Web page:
Tillandsia recurvata

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 Tillandsia recurvata subsp. var.  Ball moss
Tillandsia recurvata.jpg
Habit: bromeliad
Height: to
Width: to
4in 2.5in8in
Height: warning.png"" cannot be used as a page name in this wiki. to 4 in
Width: 2.5 in to 8 in
Lifespan: perennial
Bloom: early summer, mid summer, late summer
Exposure: part-sun
Features: flowers, houseplant
Hidden fields, interally pass variables to right place
Minimum Temp: °Fwarning.png"°F" is not a number.
USDA Zones: 11 to 12
Sunset Zones:
Flower features: blue, purple
Bromeliaceae > Tillandsia recurvata var. ,

Tillandsia recurvata, commonly known as Ball Moss, is a flowering plant (not a true moss) that grows upon larger host plants. It grows well in areas with low light, little airflow, and high humidity, which is commonly provided by southern shade trees, often the Southern Live Oak (Quercus virginiana).[1] It is not a parasite like mistletoe, but an epiphyte like its relative Spanish moss. It derives only physical support and not nutrition from its host, photosynthesizing its own food, receiving water vapor from the air,[1] and obtaining nitrogen from bacteria.[2] Although Ball Moss can hinder tree growth by competing for sunlight and some nutrients, it usually does not affect healthy specimens.[1] It tends to form a spheroid shape ranging in size from a golf ball to a soccer ball. Local spread of Ball Moss occurs by windblown seed.[1] Ball Moss is sensitive to freezing, particularly when moist.[3]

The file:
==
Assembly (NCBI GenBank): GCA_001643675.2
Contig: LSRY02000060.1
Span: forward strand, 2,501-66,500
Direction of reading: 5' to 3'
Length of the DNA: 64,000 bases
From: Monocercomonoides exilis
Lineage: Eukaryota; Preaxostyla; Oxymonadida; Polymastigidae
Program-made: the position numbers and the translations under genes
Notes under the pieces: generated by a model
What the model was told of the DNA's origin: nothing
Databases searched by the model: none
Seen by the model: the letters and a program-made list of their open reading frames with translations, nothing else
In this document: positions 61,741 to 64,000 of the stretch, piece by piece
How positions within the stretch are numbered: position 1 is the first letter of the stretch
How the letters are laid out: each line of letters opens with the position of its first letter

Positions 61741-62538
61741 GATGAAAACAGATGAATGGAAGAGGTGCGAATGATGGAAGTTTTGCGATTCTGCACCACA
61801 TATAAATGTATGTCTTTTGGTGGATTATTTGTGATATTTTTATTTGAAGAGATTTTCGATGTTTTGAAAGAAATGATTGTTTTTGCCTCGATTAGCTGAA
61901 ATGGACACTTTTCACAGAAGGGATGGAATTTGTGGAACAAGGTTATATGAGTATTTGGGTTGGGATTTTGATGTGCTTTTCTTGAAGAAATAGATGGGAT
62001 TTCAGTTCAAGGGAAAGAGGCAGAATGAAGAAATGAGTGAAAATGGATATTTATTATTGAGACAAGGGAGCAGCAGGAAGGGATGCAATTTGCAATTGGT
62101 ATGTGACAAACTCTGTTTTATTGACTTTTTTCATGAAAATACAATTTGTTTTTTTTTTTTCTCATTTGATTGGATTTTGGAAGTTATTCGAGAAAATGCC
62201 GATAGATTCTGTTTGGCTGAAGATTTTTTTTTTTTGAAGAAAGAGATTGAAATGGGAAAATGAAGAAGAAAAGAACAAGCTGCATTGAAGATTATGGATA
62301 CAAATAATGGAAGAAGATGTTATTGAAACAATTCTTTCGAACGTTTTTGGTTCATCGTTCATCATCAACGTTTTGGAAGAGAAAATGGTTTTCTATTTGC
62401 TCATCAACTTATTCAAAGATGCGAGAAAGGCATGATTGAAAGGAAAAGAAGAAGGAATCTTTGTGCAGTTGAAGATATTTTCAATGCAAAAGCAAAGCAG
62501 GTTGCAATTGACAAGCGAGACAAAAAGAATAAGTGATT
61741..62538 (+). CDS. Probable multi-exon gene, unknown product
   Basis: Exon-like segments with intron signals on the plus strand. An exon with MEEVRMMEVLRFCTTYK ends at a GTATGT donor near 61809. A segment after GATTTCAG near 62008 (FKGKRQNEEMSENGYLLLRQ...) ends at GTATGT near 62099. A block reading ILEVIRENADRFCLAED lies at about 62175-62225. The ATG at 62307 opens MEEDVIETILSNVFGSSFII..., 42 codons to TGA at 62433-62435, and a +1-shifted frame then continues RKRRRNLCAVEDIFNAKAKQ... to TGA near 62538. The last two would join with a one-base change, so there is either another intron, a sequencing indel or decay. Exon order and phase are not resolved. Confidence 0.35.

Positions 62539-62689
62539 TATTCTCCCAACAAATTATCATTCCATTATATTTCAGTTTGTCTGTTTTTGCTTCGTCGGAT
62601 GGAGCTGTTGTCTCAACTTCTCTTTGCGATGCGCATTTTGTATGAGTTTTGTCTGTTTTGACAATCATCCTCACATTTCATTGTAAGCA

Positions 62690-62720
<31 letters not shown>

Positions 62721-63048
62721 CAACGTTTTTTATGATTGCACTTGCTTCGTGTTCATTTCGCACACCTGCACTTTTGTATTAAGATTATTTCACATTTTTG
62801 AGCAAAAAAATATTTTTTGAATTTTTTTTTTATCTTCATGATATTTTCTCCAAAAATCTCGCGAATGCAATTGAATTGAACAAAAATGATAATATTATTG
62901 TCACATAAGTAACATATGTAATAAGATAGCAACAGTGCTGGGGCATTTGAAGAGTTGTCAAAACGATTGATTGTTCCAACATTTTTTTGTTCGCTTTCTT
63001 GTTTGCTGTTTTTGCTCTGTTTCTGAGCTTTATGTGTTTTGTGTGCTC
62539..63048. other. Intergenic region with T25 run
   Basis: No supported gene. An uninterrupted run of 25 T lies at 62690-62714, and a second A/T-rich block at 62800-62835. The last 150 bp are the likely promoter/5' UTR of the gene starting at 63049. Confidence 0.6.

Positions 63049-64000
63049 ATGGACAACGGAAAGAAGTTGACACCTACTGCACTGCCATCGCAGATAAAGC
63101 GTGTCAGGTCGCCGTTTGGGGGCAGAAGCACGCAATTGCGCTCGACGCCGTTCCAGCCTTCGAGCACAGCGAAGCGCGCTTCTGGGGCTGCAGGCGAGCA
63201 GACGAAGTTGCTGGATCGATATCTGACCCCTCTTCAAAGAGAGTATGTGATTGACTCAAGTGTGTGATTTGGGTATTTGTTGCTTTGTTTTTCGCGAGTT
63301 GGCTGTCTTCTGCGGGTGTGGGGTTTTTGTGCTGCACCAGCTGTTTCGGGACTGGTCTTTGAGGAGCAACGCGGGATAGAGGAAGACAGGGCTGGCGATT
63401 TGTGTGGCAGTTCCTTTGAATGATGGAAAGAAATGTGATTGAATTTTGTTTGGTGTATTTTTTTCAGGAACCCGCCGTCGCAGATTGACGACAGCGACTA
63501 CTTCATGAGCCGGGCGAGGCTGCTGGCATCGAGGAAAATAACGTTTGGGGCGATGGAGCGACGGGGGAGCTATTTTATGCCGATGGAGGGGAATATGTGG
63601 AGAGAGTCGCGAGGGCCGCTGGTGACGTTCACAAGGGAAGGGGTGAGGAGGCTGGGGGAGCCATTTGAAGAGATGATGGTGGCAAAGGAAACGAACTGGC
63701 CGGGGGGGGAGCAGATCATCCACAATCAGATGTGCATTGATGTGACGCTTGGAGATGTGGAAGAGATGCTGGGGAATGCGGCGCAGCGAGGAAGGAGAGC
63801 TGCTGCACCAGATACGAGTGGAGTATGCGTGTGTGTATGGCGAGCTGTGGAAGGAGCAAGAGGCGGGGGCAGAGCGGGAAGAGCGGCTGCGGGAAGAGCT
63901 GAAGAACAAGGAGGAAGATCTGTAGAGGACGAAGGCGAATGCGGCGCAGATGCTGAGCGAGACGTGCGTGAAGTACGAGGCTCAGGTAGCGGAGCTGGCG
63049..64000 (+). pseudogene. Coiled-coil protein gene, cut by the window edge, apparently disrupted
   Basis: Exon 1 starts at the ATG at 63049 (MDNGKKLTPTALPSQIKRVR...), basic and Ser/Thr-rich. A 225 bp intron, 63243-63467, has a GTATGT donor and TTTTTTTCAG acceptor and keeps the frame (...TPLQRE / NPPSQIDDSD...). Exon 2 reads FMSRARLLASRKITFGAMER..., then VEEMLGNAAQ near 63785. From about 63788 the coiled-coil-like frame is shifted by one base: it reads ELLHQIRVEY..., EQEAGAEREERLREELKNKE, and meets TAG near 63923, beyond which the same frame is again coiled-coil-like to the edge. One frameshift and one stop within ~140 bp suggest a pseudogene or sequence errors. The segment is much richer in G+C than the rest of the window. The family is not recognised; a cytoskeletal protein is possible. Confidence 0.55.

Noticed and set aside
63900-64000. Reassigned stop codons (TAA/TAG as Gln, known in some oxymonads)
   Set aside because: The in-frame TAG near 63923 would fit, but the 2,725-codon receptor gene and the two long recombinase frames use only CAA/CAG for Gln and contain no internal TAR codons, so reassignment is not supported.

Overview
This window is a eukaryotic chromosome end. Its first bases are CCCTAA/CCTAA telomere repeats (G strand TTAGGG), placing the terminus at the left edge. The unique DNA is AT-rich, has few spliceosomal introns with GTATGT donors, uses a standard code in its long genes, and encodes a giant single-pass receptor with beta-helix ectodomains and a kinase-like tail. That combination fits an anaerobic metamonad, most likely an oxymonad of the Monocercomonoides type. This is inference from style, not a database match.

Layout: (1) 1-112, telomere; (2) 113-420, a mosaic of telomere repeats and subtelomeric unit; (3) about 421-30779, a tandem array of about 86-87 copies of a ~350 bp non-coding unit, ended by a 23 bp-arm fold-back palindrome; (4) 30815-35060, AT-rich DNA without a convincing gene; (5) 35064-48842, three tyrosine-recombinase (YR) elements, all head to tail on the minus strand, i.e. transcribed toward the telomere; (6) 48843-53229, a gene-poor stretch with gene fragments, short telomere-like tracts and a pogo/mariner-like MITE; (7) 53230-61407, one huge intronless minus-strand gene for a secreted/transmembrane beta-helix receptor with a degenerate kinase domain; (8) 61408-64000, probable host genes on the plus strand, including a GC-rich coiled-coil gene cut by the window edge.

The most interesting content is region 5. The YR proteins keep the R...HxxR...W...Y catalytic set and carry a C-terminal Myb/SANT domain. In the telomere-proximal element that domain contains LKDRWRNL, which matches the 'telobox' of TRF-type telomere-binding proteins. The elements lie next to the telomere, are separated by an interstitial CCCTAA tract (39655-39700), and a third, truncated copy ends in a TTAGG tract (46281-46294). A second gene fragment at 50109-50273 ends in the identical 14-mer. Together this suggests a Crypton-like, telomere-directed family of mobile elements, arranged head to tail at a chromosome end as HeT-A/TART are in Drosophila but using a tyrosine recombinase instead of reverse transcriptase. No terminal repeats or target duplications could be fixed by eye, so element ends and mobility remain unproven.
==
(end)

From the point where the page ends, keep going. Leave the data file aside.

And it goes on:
Ball Moss can be found in the Americas, from the southern United States (Florida to Arizona) south to Argentina and Chile.[4]

Standard Cyclopedia of Horticulture

Tillandsia recurvata, Linn. (T. Bartramii, Ell., at least in part). A few inches high, tufted, with scurfy terete or filiform recurved 2-ranked lvs.: fls. 1-5 on spike that is sheathed at the base but naked above, the corolla blue and exceeding the calyx. Fla. to Argentina and Chile. CH

The above text is from the Standard Cyclopedia of Horticulture. It may be out of date, but still contains valuable and interesting information which can be incorporated into the remainder of the article. Click on "Collapse" in the header to hide this text.


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